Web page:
Essaying the Phenomenon of KPop as Popular Mainstream Music

In essaying the phenomenon of KPop music, the main idea is to discern the elements that make this genre, popular as a mainstream item. Westerners and other non-Korean speaking listeners do not comprehend the lyrics of most KPop songs; but still find it easy to get into the groove.

Songs with English Lyrics Become Part of Mainstream Music Even in Non-English Speaking Regions

It is likely that the situation is pretty much the same in other parts of the world.

Koreans and other non-English speaking audiences fall in love with tunes carrying English lyrics. Not because they understand the message or feel the meaning put into a song. The appeal is more on the tempo, the rhythm, and the arrangement, combined with a rendition that makes a song highly appealing.

One example is Mariah Carey’s “Without You,” which an aspiring Bulgarian female singer named Valentina Hasan, popularized as “Ken Lee” when she auditioned for a Bulgarian singing contest. Without batting an eyelash, the Bulgarian amateur singer soulfully, fluidly, confidently and with passion, sang “Ken Lee” in garbled English; not at all bothered that she was actually delivering a gibberish version of “Without You,”…

”Ken Lee, Tolibu dibu douchoo” (Can’t live, if living is without you)

The song became Valentina’s ticket to Internet fame, and to recording a globally released international single with the “Ken Lee” title.

KPop Provides Additional Proof that Music is a Universal Language

KPop music first gained international fame in 2009, via the Wonder Girls and their “Nobody but You” single.

The Wonder Girls and “Nobody But You”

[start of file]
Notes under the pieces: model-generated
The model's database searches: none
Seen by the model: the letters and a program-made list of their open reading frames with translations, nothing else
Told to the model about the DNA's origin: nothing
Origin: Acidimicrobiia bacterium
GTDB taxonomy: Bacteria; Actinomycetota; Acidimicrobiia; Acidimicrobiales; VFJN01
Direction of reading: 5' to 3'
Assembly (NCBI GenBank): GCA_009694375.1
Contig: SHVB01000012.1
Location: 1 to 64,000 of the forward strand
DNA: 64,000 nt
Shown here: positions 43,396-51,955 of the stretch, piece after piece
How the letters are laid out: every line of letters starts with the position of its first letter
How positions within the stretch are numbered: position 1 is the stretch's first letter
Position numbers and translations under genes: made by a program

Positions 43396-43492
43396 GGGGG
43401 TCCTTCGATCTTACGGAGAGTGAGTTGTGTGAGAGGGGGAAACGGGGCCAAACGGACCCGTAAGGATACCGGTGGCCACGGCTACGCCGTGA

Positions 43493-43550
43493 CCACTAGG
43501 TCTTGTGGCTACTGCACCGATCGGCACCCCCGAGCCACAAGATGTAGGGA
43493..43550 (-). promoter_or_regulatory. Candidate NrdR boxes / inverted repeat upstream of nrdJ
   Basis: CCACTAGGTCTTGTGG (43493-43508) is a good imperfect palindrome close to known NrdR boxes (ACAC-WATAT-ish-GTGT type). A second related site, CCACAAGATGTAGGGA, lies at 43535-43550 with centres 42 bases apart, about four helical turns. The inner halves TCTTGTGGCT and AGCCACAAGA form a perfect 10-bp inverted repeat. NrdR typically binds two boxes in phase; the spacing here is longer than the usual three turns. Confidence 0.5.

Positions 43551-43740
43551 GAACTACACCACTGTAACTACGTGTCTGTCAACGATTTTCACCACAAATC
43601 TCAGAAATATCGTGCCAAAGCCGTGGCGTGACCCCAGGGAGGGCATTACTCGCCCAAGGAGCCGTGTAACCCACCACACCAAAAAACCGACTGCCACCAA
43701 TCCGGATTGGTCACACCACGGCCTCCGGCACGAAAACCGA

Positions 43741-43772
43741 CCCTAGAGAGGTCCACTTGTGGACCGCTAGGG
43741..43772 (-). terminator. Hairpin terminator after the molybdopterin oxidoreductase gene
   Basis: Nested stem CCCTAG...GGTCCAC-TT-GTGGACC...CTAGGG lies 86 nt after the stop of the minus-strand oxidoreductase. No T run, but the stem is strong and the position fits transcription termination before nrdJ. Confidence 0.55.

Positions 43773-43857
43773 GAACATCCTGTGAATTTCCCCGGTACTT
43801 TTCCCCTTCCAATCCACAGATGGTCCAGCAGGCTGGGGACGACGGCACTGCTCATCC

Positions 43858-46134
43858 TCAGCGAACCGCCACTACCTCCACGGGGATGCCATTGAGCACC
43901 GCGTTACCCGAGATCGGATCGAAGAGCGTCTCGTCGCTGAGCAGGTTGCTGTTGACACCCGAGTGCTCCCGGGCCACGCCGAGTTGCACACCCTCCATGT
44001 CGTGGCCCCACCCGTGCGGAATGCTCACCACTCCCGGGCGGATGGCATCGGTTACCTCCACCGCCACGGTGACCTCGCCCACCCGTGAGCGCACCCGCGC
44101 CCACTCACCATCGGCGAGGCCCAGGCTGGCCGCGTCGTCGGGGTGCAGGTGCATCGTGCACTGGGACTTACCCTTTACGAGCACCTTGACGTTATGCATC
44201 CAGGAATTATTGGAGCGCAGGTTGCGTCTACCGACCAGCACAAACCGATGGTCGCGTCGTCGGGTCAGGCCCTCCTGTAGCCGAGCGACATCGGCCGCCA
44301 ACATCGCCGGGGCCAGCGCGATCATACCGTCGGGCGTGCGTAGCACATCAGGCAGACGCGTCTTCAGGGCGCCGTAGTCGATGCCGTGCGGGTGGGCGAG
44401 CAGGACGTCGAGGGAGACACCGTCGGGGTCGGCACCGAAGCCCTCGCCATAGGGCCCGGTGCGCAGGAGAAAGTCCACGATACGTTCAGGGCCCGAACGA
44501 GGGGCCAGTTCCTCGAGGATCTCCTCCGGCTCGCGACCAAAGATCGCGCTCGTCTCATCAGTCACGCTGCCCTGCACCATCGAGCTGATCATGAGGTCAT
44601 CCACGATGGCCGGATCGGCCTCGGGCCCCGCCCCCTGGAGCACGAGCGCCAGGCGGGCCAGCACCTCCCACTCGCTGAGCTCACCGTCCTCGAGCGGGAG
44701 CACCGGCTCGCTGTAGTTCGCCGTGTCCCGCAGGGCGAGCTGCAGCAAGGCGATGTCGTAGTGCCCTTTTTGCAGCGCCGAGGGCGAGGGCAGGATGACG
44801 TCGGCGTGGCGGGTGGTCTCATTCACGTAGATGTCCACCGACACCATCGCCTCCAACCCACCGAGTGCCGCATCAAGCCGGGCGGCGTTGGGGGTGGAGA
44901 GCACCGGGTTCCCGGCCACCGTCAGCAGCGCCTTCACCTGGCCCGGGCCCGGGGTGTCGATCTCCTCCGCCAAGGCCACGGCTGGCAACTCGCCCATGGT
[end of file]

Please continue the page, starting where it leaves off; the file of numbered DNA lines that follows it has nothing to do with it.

Originally popularized as a local Korean pop song, “Nobody but You” became a worldwide hit when an English version of the song was released internationally and landed No. 76 in the Billboard Hot 100 chart. Even if still not phenomenal by standards, the Wonder Girls’ “Nobody but You” boosted South Korea’s music industry.

Psy and “Oppan Gangnam Style”

In 2012, Korean KPop artist named Psy hit and broke a number of charts and several lists of world records through his 18th KPop single, “Oppan Gangnam Style.” This particular song spearheaded the KPop music phenomenon. Just like “Nobody but You,” “Oppan Gangnam Style” has a catchy upbeat, danceable steps, but different because the song, despite its Korean lyrics, gained worldwide fame.

Only a few words such as “Baby, baby,” “Sexy lady”, and “You know I’m saying,” are in English. Yet there was a quality to it that caught the attention not only of KPop fans but also of political leaders in the likes of U.S. President Barack Obama and UK Prime Minister David Cameron.

Blackpink and “DDU-DU DDU-DU”

A decade later, KPop music continues to make it into the pop music mainstream. Blackpink, another all-female Korean group lands a spot in Billboard’s Top 100 in June 2018 with “DDU-DU DDU-DU” in original Korean version. The group and the song even surpassed the Wonder Girl’s feat by landing No. 55.

The quartet of sexy Korean girls, also made history by debuting as the reigning Billboard Emerging Artist Chart in the No. 1 spot. In fact another first is Blackpink’s participation in the highly attended North American Coachella Music Festival as a headliner, making history as the first ever Korean group to perform as such.

Actually, this writer is at a loss on how to end this essay with a definitive conclusion on what elements make a KPop music a phenomenal mainstream hit. So far, I have only offered proof that when it comes to music, language is not a barrier. Perhaps a professional essay editing services provider can help me present my discussions in another way.

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